A 7-year-old female child presented with photophobia, difficulty in opening the eyes, and pain in both eyes. On examination, after applying topical proparacaine eye drops, vision with glasses in both eyes was 6/18. There was upper and lower lid edema, severe conjunctival congestion, and central epithelial defect measuring 5 mm × 4 mm in both eyes and the anterior chambers were quiet. She was given topical fluorometholone and tobramycin combination eye drops 4 times/day, carboxymethyl cellulose sodium eye drops 2 hourly, and hydroxyl propyl methyl cellulose eye ointment. On the next day, she improved symptomatically and the epithelial defect in the right eye decreased in size [Figure 2]a and [Figure 2]b and the defect in the left eye resolved completely. The epithelium in the right eye was completely regenerated by day 3.
|Figure 2: (a) Anterior segment image of case 2 on day 2: Central epithelial defect. (b) Anterior segment image (with slit) of case 2 on day 2: Central epithelial defect|
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A 4-year-old female child presented with the same symptoms as mentioned above. On examination, she had upper and lower lidedema in both eyes, conjunctival congestion in both eyes, and small central epithelial defect of size 2 mm × 2 mm and punctate epithelial erosions in both eyes. She was also given topical fluorometholone and tobramycin combination eye drops 4 times/day and carboxy methyl cellulose eye drops 2 hourly. On the next day, her epithelial defect healed completely and only punctuate epithelial erosions were remaining. Cornea became clear by day 3 in both eyes.
| Discussion|| |
There have been only a few reports of toxic keratopathy induced by custard apple seeds to our knowledge. In 2016, Nagaraja et al. reported a case series of six patients with custard apple-induced keratopathy. They suggested avoidance of topical steroids as there was an increased chance of infective keratitis. Pratheeba Devi et al. in 2017 published two cases of custard apple-induced keratopathy which were treated with epithelial debridement, topical antibiotics, and patching. The largest published series is by Gandhi et al. in which they reported nineteen similar cases.
In an experiment published by Sookvanichsilp N et al., the extracts of active compounds of leaves and seeds from A. squamosa in four organic solvents, i.e., petroleum ether, ether, chloroform, and ethanol, were tested for toxicity to the eyes, ear, and skin of rabbits. The results revealed that some extracts caused conjunctival redness, chemosis, rugged cornea, skin erythema, and edema.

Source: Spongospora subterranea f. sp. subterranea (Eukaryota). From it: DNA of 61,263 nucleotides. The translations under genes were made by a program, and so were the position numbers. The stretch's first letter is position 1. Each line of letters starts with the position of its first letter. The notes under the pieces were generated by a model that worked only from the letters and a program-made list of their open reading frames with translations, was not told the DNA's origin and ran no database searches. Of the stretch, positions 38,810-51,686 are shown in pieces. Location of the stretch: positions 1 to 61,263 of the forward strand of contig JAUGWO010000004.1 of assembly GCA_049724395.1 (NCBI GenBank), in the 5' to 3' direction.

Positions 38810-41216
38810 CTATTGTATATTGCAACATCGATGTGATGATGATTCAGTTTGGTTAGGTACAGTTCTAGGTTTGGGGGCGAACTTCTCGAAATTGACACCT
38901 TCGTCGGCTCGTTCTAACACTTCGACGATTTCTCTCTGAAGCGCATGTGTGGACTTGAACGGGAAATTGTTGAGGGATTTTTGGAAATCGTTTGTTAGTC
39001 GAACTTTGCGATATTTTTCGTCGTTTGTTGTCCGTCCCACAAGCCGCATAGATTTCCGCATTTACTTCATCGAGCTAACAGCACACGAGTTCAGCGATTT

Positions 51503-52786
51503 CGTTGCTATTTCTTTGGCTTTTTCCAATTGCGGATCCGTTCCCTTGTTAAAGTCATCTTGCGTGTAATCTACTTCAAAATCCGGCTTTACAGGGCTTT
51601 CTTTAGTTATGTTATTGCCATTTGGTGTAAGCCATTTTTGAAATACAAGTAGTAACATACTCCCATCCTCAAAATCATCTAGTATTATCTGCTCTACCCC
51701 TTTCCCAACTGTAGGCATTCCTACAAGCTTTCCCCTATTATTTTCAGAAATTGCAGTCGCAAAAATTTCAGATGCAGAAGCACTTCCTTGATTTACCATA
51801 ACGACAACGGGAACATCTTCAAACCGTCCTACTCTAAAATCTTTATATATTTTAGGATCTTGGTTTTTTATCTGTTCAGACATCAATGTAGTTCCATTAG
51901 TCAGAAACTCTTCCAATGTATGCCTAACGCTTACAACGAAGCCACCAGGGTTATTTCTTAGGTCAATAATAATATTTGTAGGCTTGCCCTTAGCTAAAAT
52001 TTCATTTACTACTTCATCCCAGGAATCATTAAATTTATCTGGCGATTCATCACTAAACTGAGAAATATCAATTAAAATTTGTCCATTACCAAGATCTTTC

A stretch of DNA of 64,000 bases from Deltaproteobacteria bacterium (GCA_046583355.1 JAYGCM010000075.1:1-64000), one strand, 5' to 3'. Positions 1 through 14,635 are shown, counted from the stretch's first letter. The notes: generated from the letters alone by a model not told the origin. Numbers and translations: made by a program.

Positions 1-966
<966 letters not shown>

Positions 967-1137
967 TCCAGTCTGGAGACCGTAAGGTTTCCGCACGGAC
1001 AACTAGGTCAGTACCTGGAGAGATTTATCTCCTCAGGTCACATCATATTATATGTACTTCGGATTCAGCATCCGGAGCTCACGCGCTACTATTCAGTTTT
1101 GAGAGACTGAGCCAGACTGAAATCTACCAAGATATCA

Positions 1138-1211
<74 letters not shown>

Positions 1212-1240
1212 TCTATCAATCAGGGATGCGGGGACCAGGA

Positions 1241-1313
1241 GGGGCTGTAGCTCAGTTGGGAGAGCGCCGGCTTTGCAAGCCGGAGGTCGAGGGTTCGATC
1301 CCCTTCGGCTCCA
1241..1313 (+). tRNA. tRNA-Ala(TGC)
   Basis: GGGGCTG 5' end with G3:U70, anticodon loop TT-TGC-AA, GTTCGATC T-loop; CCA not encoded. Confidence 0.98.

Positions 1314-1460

Similarly, in human eyes, the toxin mainly affects the cornea and the conjunctiva and causes conjunctival congestion, epithelial erosions, and loose epithelium which leads to an epithelial defect. We used soft steroids along with topical antibiotics in all three cases and the epithelium completely healed by day 5. Soft steroids reduced the inflammation due to toxicity, lubricants helped in healing, and comfort and the antibiotics prevented infection. We removed the loose epithelium in one patient. There was no evidence of infective keratitis in any of the cases. The aggressive treatment and frequent follow-ups are the key factors in regaining the integrity of the ocular surface.
| Conclusion|| |
The ocular exposure of custard apple seeds is highly toxic to the ocular surface. Careful management and follow-ups will prevent infective keratitis as well as help in regeneration of the epithelium and reduction of the inflammation. Patients need to be educated about the ill effects of this traditional remedy.
Declaration of patient consent
The authors certify that they have obtained all appropriate patient consent forms. In the form the patient (s) has/have given his/her/their consent for his/her/their images and other clinical information to be reported in the journal. The patients understand that their names and initials will not be published and due efforts will be made to conceal their identity, but anonymity cannot be guaranteed.
Financial support and sponsorship
Conflicts of interest
There are no conflicts of interest.
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[Figure 1], [Figure 2]